Keynes and The Classical Economists

  • Fausto Vicarelli
Part of the Keynesian studies book series (KST)


From the beginning to the end of the General Theory, Keynes continually insisted on the break between his own theory and that of the classical economists. He was convinced that the operative forces in the capitalist system are incapable of promoting consistent full resource utilization or of creating conditions ensuring that the economy moves spontaneously toward its full employment stance. Unemployment is not to be discerned as a temporary phenomenon ascribable only to frictions or imperfections: it is a structural attribute of capitalism. Furthermore, the extreme instability in the marginal efficiency of capital and in liquidity preference precludes simplistic rules of economic policy capable of automatically steering the economy to the full employment goal. Keynes’s challenge to the traditional theory can hardly be overstated.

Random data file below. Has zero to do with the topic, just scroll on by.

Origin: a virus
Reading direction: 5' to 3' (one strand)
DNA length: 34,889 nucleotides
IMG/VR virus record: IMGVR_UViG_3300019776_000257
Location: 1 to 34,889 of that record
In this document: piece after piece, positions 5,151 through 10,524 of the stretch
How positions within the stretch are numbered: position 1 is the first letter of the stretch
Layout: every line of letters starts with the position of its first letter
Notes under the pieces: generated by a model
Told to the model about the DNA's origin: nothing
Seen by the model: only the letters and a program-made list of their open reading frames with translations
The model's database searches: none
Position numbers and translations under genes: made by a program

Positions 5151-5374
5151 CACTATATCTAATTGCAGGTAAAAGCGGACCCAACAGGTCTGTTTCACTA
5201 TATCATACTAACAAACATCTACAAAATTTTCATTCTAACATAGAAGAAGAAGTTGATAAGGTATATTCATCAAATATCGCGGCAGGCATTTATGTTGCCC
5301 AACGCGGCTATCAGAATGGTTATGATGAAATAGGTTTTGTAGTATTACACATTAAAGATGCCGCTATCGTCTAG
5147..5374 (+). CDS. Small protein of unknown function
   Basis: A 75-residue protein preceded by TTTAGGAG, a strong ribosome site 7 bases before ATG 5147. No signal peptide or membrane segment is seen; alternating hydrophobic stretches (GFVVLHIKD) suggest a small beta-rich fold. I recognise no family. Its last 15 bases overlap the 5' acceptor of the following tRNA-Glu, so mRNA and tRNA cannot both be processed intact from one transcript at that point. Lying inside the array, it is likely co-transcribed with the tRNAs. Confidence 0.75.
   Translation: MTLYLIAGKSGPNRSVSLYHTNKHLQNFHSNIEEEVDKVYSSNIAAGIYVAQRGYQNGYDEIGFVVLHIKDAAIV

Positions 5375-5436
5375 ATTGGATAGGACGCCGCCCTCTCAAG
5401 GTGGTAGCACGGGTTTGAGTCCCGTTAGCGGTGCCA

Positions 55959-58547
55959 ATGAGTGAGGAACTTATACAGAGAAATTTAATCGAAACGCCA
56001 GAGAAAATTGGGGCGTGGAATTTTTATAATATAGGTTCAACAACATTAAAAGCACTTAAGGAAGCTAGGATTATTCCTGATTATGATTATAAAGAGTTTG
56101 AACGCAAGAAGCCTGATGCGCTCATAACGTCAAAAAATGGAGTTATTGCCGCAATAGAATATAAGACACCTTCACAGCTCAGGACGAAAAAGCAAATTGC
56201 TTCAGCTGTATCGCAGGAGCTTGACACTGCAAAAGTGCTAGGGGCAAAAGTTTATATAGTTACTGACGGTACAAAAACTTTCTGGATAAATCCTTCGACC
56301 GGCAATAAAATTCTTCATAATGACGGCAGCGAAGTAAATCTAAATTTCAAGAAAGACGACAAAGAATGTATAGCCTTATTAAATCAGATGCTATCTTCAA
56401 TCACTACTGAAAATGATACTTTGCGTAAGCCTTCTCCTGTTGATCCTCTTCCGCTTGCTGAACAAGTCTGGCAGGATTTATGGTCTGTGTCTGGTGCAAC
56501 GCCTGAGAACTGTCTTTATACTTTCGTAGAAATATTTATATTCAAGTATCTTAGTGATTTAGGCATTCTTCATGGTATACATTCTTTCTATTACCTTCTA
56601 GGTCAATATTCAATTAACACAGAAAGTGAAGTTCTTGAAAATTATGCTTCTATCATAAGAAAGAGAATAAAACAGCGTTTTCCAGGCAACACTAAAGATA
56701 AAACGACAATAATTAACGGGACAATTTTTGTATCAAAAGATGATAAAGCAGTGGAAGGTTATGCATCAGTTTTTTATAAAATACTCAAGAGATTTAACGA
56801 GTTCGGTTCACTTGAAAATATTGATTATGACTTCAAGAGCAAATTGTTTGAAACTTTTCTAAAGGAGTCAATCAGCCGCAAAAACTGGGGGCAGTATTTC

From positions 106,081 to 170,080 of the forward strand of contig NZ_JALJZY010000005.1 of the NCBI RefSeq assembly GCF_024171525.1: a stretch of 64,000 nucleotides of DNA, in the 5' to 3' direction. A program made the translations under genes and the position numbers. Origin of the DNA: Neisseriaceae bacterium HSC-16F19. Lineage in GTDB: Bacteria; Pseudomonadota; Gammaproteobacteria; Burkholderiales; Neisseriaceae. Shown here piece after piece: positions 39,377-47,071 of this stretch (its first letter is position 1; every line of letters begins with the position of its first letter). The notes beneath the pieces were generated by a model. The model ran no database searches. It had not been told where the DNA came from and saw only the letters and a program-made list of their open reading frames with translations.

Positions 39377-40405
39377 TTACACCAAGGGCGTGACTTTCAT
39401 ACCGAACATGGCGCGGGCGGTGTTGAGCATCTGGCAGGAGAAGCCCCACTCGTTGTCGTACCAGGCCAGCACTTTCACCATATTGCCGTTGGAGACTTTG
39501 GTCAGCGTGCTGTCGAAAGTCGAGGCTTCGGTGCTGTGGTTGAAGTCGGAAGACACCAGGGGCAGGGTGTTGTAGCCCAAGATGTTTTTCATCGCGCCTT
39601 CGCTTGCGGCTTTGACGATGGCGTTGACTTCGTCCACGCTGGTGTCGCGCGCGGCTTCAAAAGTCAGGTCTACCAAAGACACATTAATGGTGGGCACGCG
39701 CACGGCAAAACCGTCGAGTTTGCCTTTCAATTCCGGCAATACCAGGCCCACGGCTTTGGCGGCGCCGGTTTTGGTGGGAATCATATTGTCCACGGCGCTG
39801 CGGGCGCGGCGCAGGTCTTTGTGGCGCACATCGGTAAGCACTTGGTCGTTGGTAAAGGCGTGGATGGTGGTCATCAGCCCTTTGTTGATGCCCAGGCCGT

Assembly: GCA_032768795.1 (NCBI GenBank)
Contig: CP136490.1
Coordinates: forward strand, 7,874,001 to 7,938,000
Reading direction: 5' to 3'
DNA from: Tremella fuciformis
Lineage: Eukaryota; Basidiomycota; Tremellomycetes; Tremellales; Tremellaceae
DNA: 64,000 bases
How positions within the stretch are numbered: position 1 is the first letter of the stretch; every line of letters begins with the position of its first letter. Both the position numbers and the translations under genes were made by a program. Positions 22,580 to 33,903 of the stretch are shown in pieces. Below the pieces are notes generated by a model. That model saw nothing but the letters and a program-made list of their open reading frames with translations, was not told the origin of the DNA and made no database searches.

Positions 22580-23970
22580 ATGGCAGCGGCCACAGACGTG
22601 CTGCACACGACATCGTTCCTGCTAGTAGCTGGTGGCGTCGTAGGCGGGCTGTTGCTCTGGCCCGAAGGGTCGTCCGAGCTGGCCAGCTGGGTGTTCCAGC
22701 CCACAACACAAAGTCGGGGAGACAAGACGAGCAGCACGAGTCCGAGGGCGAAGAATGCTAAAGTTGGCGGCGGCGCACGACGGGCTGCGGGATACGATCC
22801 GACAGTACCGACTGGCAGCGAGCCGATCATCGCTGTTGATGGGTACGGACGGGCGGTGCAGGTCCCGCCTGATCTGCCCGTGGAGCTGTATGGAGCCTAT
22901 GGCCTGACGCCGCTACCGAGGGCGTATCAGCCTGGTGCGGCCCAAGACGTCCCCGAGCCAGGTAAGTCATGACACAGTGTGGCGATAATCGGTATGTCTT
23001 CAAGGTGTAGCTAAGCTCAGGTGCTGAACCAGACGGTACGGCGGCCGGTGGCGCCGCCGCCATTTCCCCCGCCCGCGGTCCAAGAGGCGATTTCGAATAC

Dust Income Coherence Posit Nism 


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Copyright information

© University of Pennsylvania Press 1984

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  • Fausto Vicarelli

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